I only have five minutes to write this. My to-do list is the size of War and Peace, and my inbox is buckling. So, as I dictate the article to my PA, let me ask you two questions; when did busyness become such an accolade, and why is it the corrosive kind of busyness we crave the most?
I remember a simpler time, when I didn’t have to pay someone to slap me for being unproductive in order to plough through tasks. Those were the days. Perhaps it’s just a side effect of becoming an adult, but it seems to me that busyness has become the common currency for buying respect. I even congratulate people who tell me they’re overloaded and struggling under the weight of 101 tasks: “It’s better than having nothing to do.” I suppose that’s why we’re eager to share news of our workloads – there’s a certain perceived value that gives us lofty positions among friends and colleagues. Unfortunately that makes it all too easy for us to exaggerate, and revel in our busyness.
I should know – I make the worst busy-boast of them all. Chatting to a friend about hectic schedules, I casually dropped in the tantalising fact, that I’d recently been in five different countries in one day. I immediately laughed at how stupid I sounded. Despite technically being true, and sounding interesting, I hadn’t really been busy that day – I was just sitting in a car on the way back from a meeting. Since when did I feel the need to elaborate in order to gain respect? Also, I don’t think I’m alone in doing it – so when did culture tell us to start?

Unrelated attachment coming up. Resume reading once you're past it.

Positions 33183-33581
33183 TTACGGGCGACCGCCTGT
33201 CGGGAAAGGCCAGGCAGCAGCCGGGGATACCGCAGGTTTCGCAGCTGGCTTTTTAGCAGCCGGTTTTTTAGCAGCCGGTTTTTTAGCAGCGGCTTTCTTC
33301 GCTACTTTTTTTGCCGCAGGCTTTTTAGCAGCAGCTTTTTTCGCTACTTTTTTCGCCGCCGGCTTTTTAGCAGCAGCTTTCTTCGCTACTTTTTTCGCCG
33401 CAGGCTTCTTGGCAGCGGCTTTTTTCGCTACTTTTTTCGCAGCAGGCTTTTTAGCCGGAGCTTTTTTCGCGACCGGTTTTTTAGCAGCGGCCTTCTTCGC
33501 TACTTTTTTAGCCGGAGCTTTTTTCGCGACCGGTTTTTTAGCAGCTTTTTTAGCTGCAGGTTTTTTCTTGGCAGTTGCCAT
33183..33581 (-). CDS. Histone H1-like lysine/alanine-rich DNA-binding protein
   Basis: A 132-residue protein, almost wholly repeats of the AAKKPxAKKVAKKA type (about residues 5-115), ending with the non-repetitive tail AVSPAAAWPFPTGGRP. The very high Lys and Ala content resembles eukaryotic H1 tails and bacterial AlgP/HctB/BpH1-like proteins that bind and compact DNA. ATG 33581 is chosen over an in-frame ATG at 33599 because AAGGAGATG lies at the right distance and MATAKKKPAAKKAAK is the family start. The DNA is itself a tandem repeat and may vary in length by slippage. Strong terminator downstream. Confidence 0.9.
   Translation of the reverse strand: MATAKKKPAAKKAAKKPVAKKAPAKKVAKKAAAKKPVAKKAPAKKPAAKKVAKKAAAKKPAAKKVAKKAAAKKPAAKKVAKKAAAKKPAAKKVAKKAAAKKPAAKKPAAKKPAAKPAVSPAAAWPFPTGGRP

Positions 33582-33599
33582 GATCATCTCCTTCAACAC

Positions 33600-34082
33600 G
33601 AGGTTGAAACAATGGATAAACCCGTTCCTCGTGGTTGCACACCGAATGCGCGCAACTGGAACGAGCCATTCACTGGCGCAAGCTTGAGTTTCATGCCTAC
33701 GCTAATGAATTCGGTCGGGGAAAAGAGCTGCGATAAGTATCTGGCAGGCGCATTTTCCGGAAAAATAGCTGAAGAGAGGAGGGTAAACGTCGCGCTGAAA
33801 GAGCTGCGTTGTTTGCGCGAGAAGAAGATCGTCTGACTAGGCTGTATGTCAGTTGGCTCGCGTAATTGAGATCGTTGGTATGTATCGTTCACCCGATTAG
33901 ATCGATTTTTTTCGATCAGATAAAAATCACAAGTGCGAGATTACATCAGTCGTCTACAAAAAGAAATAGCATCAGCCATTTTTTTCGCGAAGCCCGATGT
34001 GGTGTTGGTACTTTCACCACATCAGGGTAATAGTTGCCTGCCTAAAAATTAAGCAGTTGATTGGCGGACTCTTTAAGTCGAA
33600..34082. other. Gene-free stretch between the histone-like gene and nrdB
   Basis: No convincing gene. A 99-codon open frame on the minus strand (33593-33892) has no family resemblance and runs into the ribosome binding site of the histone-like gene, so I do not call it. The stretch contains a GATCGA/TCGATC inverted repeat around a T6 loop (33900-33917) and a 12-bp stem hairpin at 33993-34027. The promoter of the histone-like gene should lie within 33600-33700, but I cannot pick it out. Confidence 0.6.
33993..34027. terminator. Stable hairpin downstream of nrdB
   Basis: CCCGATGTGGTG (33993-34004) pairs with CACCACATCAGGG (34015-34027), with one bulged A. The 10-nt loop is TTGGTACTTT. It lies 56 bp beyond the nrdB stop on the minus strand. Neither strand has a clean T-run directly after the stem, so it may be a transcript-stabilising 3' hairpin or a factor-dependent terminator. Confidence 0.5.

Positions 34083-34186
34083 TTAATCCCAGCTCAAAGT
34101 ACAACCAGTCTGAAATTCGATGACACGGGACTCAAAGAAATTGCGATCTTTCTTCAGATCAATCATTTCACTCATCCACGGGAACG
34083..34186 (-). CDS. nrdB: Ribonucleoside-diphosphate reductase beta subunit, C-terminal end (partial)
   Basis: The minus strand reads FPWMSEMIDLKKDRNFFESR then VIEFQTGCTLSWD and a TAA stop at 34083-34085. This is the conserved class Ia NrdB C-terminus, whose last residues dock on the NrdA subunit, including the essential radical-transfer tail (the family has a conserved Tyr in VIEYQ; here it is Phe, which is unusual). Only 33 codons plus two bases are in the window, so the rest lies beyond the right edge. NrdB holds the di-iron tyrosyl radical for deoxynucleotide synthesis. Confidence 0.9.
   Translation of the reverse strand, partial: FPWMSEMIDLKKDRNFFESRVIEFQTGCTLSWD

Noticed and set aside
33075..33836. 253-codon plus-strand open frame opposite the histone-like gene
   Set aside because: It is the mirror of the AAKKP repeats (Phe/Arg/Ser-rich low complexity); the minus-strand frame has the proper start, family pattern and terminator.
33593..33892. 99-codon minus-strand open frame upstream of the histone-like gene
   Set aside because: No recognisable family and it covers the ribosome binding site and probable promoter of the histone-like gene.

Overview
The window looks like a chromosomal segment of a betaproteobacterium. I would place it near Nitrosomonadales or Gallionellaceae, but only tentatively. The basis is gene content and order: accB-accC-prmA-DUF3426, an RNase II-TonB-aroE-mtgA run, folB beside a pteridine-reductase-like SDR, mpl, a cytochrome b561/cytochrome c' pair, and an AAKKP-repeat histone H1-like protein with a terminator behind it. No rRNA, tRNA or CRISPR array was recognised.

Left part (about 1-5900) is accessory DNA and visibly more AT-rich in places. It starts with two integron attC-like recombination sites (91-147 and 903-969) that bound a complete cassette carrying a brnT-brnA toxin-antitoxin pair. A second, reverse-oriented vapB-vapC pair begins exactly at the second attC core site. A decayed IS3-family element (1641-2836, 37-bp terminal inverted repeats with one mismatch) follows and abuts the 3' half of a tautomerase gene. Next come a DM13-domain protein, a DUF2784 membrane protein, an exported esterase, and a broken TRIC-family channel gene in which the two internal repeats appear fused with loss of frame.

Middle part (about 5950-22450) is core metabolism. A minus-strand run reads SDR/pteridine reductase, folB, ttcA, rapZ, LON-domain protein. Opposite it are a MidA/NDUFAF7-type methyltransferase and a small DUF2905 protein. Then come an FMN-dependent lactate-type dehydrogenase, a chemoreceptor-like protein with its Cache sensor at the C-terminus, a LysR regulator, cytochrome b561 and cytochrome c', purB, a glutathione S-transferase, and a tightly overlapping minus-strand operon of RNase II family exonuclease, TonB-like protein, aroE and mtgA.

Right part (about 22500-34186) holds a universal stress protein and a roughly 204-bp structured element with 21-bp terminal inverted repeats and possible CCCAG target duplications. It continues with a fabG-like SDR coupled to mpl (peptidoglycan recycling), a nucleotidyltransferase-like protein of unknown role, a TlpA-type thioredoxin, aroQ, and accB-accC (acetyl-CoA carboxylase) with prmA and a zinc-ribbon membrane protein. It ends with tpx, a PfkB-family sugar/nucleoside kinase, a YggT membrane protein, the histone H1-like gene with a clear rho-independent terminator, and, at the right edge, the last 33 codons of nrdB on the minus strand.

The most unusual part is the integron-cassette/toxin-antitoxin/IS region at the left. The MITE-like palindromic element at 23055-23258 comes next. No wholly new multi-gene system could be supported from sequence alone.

If work is hectic and you’re in demand, there’s every chance you’re a high-flying hot-shot. Working 10 hours a day makes you better than someone who works eight. Having a full inbox means you have people relying on you, sitting at their computer begging you to respond. At church we’re told to get stuck in, and society quickly adopted the “devil makes use of idle hands” mantra.
Obviously not all busyness is bad, so how do we make sure we have right perspective on the ways we use our time?
In the 1970s, a psychological study examined how people organised their priorities. Students from a Bible college were given five minutes to prepare a speech on a certain theme, and then told to go to a nearby location to present their talk to a waiting audience. Some students were told they were late for the speech, and others were told they had some spare time. On the way, they encountered a man who was clearly in need – rough appearance, coughing and choking – and those who were late were four times more likely to ignore him. Ironically, the topic some of the students were asked to talk on was the Good Samaritan.
Busyness can easily cloud our perspective of what’s important to us. With society placing a high value on busyness itself, is this another example of having to be in the world but not of the world?
In Celebration of Discipline, Richard Foster talks about how “the slavery of ingrained habits”, driven by willpower and determination, has a detrimental impact on our spiritual lives. He writes: “In the midst of an exceedingly busy ministry, Jesus made a habit of withdrawing to ‘a lonely place apart’ (Matt 14:13). He did this not just so he could be away from people, but so he could be with God… and he beckons us to do the same.”
Here’s one for my to-do list: make sure you’re investing the right amount of time, in the right areas, for the right output. And stop boasting about being busy, you sound like an idiot.
Image by Fran Flores via stock.xchng images.